• Michelle Sayers, archivist at the Church History Library of The Church of Jesus Christ of Latter-day Saints in Salt Lake City, also received an honorable mention for her emotionally captivating story "יצחק דזשאַעקק, אַ חשבו (Yitzchak Jaeck, An Account),” in which an archivist processes documents from the buried archives of Jews living in a German Ghetto during World War II. The jury said: "This story reminds archivists that with each box, folder, and item we process, we have the challenging yet critically important opportunity to revive silenced voices and tell stories of individuals whose lives were cut short." Read יצחק דזשאַעקק, אַ חשבו (Yitzchak Jaeck, An Account).

Congratulations to the winner and honorable mentions and a shoutout to all who participated in this contest! 


About the jury:

  • Marcella Huggard is the manuscripts processing coordinator for the Kenneth Spencer Research Library at the University of Kansas. She previously has served in various roles at the Kansas Historical Society in the State Archives, the Reno County Historical Society, and the Bessemer Historical Society. She has undergraduate and graduate degrees in history from Knox College and Colorado State University-Fort Collins. Huggard was the winner of the SAA's 2016 Archives Short Fiction Contest for her entry "Family Stories."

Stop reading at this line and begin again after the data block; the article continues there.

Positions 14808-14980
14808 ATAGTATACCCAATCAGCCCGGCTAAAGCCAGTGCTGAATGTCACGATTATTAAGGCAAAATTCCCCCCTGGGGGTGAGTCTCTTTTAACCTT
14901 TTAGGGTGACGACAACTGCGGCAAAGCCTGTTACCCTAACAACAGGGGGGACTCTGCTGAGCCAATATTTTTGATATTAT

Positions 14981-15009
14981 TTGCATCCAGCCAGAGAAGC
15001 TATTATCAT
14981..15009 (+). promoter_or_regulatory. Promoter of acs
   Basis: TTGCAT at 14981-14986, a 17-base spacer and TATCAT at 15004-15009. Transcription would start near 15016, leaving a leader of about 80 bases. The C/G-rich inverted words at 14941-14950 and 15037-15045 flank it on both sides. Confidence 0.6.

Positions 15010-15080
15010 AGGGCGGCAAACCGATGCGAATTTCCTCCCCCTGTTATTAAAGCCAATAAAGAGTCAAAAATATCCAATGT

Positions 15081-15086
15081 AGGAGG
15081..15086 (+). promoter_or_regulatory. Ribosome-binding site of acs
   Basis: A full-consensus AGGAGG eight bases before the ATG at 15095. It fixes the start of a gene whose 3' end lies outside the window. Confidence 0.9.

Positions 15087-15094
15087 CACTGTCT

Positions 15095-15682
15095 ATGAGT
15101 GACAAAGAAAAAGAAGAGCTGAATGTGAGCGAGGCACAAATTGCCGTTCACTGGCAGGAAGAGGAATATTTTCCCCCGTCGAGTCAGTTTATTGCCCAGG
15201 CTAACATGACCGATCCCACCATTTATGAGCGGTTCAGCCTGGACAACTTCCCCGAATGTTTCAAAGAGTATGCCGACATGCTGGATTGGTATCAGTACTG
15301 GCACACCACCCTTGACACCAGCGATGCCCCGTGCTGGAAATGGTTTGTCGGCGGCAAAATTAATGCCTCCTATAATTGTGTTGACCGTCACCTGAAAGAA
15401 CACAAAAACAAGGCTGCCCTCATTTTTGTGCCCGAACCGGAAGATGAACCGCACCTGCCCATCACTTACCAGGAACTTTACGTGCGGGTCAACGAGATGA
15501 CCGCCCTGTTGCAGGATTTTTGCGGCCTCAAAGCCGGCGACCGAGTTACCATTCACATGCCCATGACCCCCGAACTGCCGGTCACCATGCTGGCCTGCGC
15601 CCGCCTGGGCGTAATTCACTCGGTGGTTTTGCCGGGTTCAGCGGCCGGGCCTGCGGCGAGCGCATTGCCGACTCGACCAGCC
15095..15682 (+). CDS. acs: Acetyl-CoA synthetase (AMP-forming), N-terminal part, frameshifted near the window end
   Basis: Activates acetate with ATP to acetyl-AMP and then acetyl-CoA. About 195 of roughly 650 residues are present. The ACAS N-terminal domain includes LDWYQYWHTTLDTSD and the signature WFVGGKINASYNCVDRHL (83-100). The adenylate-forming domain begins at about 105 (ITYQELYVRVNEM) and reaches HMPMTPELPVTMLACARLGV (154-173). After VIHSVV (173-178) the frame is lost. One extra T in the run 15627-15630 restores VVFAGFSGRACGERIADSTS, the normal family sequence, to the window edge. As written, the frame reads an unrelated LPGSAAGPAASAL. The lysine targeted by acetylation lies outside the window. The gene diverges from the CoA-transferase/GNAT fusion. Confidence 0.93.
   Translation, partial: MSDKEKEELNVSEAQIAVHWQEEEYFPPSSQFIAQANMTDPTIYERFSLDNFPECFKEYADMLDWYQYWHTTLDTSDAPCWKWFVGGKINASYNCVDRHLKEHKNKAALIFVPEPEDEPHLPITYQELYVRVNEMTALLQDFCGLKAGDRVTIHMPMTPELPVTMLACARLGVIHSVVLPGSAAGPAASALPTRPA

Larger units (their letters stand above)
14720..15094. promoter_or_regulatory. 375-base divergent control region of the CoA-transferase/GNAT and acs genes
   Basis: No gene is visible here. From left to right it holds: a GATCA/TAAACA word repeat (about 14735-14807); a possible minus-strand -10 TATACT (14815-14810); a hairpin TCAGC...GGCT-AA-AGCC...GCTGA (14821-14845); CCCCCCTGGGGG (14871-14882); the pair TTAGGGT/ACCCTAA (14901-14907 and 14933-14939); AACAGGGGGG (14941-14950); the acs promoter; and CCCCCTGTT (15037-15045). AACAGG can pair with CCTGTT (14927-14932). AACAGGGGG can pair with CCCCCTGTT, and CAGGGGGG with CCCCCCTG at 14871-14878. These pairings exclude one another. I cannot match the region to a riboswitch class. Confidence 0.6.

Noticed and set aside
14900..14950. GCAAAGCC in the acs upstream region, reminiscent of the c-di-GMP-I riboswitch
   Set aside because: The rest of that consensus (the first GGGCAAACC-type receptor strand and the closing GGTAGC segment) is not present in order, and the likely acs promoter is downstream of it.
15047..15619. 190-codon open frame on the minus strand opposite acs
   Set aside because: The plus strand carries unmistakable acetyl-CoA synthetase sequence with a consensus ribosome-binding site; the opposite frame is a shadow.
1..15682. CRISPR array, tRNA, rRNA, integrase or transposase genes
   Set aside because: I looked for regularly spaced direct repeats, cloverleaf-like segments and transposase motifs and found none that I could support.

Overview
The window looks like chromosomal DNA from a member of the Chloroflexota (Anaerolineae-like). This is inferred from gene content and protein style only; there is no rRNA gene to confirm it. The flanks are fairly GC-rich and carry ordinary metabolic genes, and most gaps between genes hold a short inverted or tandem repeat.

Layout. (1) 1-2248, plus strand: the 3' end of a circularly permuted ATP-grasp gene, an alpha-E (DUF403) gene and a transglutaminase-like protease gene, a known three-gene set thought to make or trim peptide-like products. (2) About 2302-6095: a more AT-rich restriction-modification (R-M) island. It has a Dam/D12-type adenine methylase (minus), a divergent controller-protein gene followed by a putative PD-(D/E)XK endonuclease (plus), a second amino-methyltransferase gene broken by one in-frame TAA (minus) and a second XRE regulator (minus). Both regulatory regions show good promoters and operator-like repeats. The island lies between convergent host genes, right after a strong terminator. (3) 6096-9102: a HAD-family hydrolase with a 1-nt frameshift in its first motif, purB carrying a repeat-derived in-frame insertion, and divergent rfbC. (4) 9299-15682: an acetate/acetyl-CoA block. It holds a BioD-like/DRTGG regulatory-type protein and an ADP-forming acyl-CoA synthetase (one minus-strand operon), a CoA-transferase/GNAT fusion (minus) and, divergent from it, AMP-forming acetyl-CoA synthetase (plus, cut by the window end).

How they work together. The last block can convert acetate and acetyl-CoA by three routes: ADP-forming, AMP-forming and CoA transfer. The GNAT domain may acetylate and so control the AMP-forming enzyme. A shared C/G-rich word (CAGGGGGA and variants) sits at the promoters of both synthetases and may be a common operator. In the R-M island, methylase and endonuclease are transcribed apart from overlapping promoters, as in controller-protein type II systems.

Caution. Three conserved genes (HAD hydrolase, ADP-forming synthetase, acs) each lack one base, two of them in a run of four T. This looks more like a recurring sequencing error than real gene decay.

• Stephanie Vaillant is the cataloguing and digitization archivist at the Stratford Festival of Canada. She holds degrees and educational qualifications from Queen’s University and the Université du Québec, and received her master of library and information science from Western University. Previously, Vaillant completed an internship at Puke Ariki and District Libraries in New Zealand and worked as an archivist for the Town of Peace River, Alberta. She has written performative pieces for various cultural institutions, including the Juno Beach Centre (France), and The Waterloo Region Museum (Ontario), and is an active member of several creative writing societies. Vaillant was the winner of SAA's inaugural Archives Short Fiction Contest in 2015 for her entry "A Silent Promise." 
  • JoyEllen Williams is the special collections curator in the Department of Museums, Archives and Rare Books at Kennesaw State University. Previously, Williams interned at the Archives Research Center at the Atlanta University Center Robert W. Woodruff Library, the Internet Archive, the National Archives at Atlanta, the Roswell Historical Society, and the Fulton County Teaching Museum. She is co-chair of SAA's Teaching with Primary Sources Committee and an SAA Foundation Board member. She serves as the Mentoring Program Manager for the Society of Georgia Archivists and is a member of the Academy of Certified Archivists. She has published articles and chapters in Archival Issues (2016), Participatory Heritage (2017), Archival Outlook (2018), and Pushing the Margins: Women of Color and Intersectionality in LIS (2018). In SAA's 2015 Archives Short Fiction Contest, she received an Honorable Mention for her entry "Coco Mío."